Dealing with domestic violence: The culture of silence must end

Tirana Times
By Tirana Times October 23, 2015 09:05

Story Highlights

  • Domestic violence may happen mainly behind closed doors, but it is not a private, family matter. It is immoral and illegal. Each and every one of us has an obligation to do whatever we can to prevent this type of violence, to enable victims to get the help and protection they need, and to ensure these crimes are prosecuted. These crimes must not be tolerated.

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By Robert Wilton*

Domestic violence is not just physical abuse – hitting or kicking – but also includes insults, threats of physical harm, rape and a range of controlling behaviours. Women are the primary – but not the only – victims. Children and men can also be the targets of domestic violence.

Police statistics tell us that in the first nine months of 2015, 2,606 cases of domestic violence were reported. 1,910 of the victims were women and 108 were children. In these nine months, 14 victims died as a result of the abuse.

But these cases are just the tip of the iceberg. Statistics show that less than one in ten victims seeks help. According to an INSTAT survey in 2013, nearly 60% of Albanian women had been the victims of domestic violence at some point in their lives; 53% were “currently” in an abusive relationship. We cannot remain silent when faced with these figures.

Domestic violence may happen mainly behind closed doors, but it is not a private, family matter. It is immoral and illegal. Each and every one of us has an obligation to do whatever we can to prevent this type of violence, to enable victims to get the help and protection they need, and to ensure these crimes are prosecuted. These crimes must not be tolerated.

I am delighted to launch today in Gjirokastra an important initiative of the OSCE Presence and the Albanian State Police – a campaign to counter domestic violence.

I would like to express our appreciation to the Mayor of Gjirokastra and the Gjirokastra Police Directorate for hosting this event.

This campaign is the continuation of very successful campaigns held in Korça and Elbasan in 2014. It involves students and police officers, as well as parliamentarians, NGOs, social workers and health professionals, in a series of activities that seek to raise citizens’ awareness about domestic violence – what it is, who can assist, and what to do if they or someone they know is a victim.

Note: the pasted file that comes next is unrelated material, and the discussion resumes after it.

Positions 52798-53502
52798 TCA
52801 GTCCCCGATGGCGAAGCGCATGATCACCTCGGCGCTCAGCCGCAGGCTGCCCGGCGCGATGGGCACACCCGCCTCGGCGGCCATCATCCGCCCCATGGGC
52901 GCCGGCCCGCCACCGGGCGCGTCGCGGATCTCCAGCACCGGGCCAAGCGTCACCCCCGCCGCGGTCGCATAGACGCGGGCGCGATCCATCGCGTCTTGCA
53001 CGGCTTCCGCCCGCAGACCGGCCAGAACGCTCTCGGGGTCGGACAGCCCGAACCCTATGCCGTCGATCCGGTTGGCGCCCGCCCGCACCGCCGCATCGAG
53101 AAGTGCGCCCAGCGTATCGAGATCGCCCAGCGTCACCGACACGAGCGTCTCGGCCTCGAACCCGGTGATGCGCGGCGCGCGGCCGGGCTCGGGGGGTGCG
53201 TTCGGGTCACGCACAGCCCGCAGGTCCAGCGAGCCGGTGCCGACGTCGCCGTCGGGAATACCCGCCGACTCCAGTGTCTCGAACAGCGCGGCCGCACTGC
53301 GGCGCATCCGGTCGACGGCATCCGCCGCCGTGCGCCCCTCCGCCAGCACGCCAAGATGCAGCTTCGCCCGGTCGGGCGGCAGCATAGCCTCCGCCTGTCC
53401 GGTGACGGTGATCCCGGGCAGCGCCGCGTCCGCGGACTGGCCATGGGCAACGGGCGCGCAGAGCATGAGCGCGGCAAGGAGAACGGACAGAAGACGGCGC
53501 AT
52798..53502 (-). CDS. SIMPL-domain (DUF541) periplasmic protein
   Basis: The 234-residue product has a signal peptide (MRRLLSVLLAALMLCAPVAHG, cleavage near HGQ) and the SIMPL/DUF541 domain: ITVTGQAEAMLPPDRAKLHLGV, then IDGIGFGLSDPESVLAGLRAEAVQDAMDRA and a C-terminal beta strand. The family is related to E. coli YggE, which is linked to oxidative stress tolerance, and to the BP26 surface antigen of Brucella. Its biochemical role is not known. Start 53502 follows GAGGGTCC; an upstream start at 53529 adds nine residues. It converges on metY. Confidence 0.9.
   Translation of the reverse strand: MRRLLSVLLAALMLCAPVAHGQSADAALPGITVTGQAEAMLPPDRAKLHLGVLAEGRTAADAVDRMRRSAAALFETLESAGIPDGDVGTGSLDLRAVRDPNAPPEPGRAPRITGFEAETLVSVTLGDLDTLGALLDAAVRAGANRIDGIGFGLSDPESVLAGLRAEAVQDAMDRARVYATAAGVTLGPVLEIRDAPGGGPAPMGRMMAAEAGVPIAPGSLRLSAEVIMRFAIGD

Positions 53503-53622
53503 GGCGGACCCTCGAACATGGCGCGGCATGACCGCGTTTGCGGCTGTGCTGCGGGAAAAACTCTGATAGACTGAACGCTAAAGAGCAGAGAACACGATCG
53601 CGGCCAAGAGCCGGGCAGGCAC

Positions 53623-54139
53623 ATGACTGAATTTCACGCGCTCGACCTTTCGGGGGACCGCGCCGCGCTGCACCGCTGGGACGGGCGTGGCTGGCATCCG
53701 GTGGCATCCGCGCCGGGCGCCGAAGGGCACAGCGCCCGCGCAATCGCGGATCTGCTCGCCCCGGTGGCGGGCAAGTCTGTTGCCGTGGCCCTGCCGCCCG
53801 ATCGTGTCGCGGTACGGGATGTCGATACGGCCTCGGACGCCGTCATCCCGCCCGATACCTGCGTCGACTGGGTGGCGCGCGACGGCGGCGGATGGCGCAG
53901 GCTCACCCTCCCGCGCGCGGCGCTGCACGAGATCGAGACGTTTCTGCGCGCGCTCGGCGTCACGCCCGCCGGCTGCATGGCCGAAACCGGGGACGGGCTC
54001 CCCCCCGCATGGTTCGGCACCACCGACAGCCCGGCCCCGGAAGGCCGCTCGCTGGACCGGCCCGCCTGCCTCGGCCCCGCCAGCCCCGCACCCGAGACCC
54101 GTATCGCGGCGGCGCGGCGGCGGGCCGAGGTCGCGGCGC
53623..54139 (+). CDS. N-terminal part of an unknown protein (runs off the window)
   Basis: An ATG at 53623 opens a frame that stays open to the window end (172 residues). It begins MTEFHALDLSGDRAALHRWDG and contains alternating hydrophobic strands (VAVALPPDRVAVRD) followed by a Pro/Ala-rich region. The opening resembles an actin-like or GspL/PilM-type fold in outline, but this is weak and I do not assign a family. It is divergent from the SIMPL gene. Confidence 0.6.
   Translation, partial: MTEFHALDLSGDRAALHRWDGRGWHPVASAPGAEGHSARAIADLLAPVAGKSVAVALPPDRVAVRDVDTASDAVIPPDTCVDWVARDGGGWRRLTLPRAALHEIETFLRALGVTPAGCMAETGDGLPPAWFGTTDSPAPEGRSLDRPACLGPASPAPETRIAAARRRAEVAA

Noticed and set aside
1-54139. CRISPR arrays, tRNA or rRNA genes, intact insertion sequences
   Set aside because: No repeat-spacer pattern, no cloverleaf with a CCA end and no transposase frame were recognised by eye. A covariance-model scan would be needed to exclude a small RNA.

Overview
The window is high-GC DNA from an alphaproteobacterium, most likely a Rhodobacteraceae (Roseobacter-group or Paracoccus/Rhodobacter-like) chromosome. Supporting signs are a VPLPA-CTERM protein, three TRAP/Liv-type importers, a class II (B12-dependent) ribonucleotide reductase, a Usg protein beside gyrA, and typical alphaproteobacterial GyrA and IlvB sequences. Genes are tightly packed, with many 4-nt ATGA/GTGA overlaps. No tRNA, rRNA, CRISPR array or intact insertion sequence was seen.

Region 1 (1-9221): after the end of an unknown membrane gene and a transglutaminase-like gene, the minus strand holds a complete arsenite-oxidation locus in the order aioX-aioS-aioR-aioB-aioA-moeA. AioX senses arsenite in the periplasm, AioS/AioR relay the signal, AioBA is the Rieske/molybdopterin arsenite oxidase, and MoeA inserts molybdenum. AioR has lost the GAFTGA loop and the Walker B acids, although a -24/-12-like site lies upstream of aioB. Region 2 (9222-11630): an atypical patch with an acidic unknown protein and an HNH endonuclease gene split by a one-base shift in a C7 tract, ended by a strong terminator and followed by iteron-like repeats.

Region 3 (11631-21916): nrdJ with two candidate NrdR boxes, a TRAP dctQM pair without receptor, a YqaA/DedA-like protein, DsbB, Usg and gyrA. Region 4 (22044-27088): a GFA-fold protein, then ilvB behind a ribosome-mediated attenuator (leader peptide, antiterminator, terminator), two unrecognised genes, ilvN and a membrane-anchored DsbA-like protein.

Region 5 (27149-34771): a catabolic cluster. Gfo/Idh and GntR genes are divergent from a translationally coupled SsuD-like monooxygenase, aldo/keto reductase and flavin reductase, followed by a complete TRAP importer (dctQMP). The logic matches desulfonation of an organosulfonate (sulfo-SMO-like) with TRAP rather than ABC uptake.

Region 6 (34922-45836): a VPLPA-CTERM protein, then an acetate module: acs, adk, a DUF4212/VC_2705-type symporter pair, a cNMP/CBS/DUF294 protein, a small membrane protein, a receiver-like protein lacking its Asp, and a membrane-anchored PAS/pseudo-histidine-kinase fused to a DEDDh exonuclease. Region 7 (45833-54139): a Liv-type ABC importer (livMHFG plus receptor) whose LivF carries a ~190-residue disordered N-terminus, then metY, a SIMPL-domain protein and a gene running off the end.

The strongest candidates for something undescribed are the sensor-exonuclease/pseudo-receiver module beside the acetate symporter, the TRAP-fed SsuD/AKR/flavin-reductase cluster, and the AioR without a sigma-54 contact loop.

Albania has a legal framework in place to assist victims, to protect them while helping them rebuild their lives. There are a number of structures and authorities who can aid those affected by domestic violence. Some of them, such as the Ministry of Social Welfare and Youth, Ministry of Interior and the State Police, are here with us today. Like the OSCE Presence, they are all committed to preventing and ending violence in the family.

As an expression of that commitment, the Presence has offered training to Police on how to properly respond to domestic violence. We also want to sensitize as many citizens as possible through our campaigns. Furthermore, the Presence developed more than six years ago a practical handbook for victims of domestic violence, to help those who work with victims, and to assist victims in getting help, protection and justice.

However, it is important to underline the fact that domestic violence cannot be addressed through legal means alone. This is not the job solely of the police and the courts. The very diverse group of stakeholders we have brought together for this vital work shows that real progress in Albania is only possible if we all accept our responsibility. We must change the mentality that accepts violence against women and children. We must reject utterly the idea that tradition, or culture, makes certain unacceptable behaviours somehow more natural.

The culture of silence must end, now.

*  These were the remarks the deputy head of the OSCE Presence, Robert Wilton, made last week at an event in Gjirokastra to increase awareness on issues related to domestic violence.

Tirana Times
By Tirana Times October 23, 2015 09:05